Beginning on November 1, 2018, individuals (including their families) may apply for new health insurance or switch to a different health-care plan through a Health Insurance Marketplace under the Affordable Care Act (ACA). The open enrollment period for 2019 health coverage ends on December 15, 2018.
Individuals can use Health Insurance Marketplaces to compare health plans for benefits and prices and to select a plan that fits their needs. Individuals have until December 15, 2018, to enroll in or change plans for new coverage to start January 1, 2019. For those who fail to meet the December 15 deadline, the only way to enroll in a Marketplace health plan is by qualifying for a special enrollment period following certain life events that involve a change in family status (for example, marriage or birth of a child) or loss of other health coverage.
New for 2019
While the ACA (commonly referred to as Obamacare) has not been repealed or replaced, there have been changes to the law. The biggest change is the repeal of the tax penalty for failure to have qualifying health insurance. While the individual mandate requiring that most people have minimum essential health insurance coverage (unless an exception applies) still exists, the tax penalty for failure to have insurance has been repealed, effective January 1, 2019.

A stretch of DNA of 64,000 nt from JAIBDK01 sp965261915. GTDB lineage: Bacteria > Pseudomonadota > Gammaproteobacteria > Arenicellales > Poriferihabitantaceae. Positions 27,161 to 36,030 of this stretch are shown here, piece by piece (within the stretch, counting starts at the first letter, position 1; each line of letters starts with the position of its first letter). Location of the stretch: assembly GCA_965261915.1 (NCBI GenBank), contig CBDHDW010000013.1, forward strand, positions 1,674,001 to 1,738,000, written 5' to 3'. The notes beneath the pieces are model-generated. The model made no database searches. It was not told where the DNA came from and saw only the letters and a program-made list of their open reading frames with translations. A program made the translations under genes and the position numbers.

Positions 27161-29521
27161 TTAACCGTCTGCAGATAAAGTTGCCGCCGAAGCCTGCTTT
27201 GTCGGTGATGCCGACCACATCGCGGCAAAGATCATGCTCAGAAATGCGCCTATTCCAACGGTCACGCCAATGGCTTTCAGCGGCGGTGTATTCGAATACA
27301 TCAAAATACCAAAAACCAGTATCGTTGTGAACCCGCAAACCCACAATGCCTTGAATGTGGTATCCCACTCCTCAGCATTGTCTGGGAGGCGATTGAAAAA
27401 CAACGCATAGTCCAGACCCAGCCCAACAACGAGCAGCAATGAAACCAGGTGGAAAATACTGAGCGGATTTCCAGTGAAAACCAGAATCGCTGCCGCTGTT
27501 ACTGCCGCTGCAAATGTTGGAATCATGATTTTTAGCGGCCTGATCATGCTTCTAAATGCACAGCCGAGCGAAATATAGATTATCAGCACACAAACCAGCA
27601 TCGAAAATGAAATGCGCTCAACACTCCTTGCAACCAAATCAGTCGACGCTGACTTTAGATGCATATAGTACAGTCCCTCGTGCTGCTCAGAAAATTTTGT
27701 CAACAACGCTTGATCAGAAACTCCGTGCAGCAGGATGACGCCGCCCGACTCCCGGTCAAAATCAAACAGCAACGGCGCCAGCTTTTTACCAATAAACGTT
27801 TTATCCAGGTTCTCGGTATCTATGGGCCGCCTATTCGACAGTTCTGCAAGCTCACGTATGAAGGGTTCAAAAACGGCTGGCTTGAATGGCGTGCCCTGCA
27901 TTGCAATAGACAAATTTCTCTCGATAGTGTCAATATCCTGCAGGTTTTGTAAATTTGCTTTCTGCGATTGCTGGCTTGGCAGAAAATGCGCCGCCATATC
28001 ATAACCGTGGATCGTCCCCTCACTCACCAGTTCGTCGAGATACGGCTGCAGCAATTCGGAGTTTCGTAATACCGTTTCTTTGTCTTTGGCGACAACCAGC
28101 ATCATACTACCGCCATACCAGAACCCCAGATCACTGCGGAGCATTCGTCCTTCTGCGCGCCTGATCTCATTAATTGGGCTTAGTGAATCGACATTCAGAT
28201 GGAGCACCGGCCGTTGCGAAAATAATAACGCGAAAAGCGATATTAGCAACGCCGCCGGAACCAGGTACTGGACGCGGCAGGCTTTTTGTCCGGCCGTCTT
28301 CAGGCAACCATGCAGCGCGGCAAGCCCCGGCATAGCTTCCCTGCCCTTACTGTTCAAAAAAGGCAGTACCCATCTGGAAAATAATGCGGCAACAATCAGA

In addition, states have additional flexibility in how they select their Essential Health Benefits. In effect, states may elect to sell short-term health insurance policies with coverage terms of up to one year. These plans may offer fewer benefits compared with the 10 Essential Health Benefits covered under the ACA.
Those living in hurricane-affected areas in 2018 may apply for a special enrollment period, which provides extra time to apply for health insurance through the Marketplace. Affected areas are those designated by the Federal Emergency Management Agency (FEMA) as eligible to receive “individual assistance” or “public assistance.” So far, several counties in Georgia, Florida, South Carolina, and North Carolina have been designated eligible for federal assistance.
The federal government no longer runs SHOP Marketplaces for small businesses. As an alternative, small business employers may be able to contact insurance companies directly or work with a broker who is certified to sell SHOP policies.